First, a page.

Prepping the Kids

Recently, we’ve begun taking one of the most critical steps we can in prepping: Preparing our children.

I’ve got a couple of kids, early teen and near teen. Mostly I’ve been shielding them from the news, which I think is generally correct for younger kids. 6 year olds have enough things to deal with in life just being alive without having to also figure out how to handle watching the evening news1.

I was born somewhere in the gas crisis and lived through the 80s inflation crisis as a very young child, and there is no way my upbringing would have been improved if I’d been exposed to those and tried to worry about that at the time2.

By the grace of God, I live a comfortable life right now. Even all the rumblings in the distance at the moment have largely left my life unchanged. I work from home now, and prefer it in my personal situation anyhow. I have not lost my job. I’ve not suffered as much as some other people.

And by God’s grace, my children have never lived hardship3. I’ve at least been below the poverty line before, but even so did OK. They’ve only lived lives of comfort and prosperity.

In the last couple of weeks, I’ve taken a step that we’ve never taken before, which is that we’ve started to prep the kids.

You may or may not disagree with me on whether we should already have been doing so, to which all I can say is, I’m playing it by ear based on where my own children are in life. For various reasons, it hasn’t necessarily been something we could do sooner. My oldest trends a bit young for his age (despite our best efforts) and my youngest is prone to anxiety, so I’ve not wanted to freak them out too much. In the parlance of the day, “Don’t @ me.”

But we’ve begun introducing them to the reality of the situation. We may not be in this house in a couple of years. We may be much poorer. We may not have many things we take for granted. We may not have access to the food we prefer. The life you live today is not guaranteed.

As I write this, we’re testing out some of the dried beans I bought to experiment with how to cook them and make them palatable for the family4. I’m introducing the idea that our food quality may be going down and that they probably ought to make an effort to be able to eat this.

We’re down to one prescription drug in the family, and we’re trying to figure out if there’s some other way we can address the problem, in anticipation of the day the medical system simply becomes unavailable to us without submission to the god of this world.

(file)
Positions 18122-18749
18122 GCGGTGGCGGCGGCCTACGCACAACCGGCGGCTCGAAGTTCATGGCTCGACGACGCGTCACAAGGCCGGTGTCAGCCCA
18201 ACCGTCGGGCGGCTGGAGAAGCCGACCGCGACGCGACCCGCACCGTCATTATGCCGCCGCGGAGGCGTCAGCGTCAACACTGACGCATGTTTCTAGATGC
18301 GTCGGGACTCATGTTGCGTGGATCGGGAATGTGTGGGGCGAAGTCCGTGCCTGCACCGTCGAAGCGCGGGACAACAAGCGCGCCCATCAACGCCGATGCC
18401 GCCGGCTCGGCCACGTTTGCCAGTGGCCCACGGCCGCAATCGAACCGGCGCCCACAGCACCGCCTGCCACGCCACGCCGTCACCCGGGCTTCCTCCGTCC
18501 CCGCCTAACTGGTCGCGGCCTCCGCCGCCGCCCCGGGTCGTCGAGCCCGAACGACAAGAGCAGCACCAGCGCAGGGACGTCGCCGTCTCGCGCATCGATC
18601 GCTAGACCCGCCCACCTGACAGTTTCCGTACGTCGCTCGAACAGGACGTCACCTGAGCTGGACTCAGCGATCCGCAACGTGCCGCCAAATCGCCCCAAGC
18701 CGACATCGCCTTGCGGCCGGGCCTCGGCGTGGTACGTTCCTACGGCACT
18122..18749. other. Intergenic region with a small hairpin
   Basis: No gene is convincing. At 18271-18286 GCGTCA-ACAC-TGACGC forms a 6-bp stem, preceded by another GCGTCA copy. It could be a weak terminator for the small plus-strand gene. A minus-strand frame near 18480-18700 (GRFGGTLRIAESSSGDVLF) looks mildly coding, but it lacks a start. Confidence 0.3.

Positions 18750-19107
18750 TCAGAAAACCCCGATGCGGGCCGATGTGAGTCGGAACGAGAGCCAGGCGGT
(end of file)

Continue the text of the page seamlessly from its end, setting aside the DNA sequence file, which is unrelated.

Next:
Maybe it won’t come to that. And probably no amount of prep is really possible for us to be ready to be totally evicted from the economic system. But we can at least front-load some of the pain.

We’ll be amping up their level of awareness of what is going on more and more over the next few months. We’re trying to balance this with a few other facts as well.

First, God says he will provide. But he only promises the necessities, not filet mignon and lobster every day, and sometimes his provision is that he takes you Home. But he will provide.

Second, less important on the grand scale but for a child still important is that Mom and Dad are doing their best and will continue to do their best. But there’s no guarantees from us.

Will hard times make good men? Well… I’m going to try my best.

May God use us productively in these times.

Discuss on Social Galactic

  1. Whoops. Silly me. Did I call it the “evening news”? I meant that young children have enough to deal with in life without also having to learn how to deal with professional-grade fear mongering hypnotic propaganda. ↩︎

  2. It was fun enough reading The Late Great Planet Earth somewhere in my early teens. Insert meme: “If only you knew how bad it was going to get.” At least by then I was able to handle it. ↩︎

  3. Well… external hardship. One of my kids in particular lives in hardship every day in ways I can’t fix, but it’s not the “wondering where your next meal comes from” type. ↩︎

  4. I’ve been working on the best place to buy these in bulk. I’ve found some places online that superficially look cheap, but then charge almost as much for shipping as they do for product. You may not have one in your area but the best place I’ve found so far is Gordon Food Service, which has five-pound bags of dried beans for $6.79, advantage being, you don’t pay bespoke shipping costs. As I write this, we’ve now tried out the red beans and they were fine.

    My wife has located 1 pound bags of dried beans at Dollar Tree, and will be picking some up tomorrow. We’re going to try them out to see if they’re any good. I’m concerned they may be “remaindered” beans, or badly-treated beans. I gather they last a long time if treated well but it is definitely possible to ruin them.

    The best time to stock up is before anybody else realizes they need to stock up and starts driving the price of beans up too. ↩︎

Two Plagues? Implausible. Some Perils of Statistical Education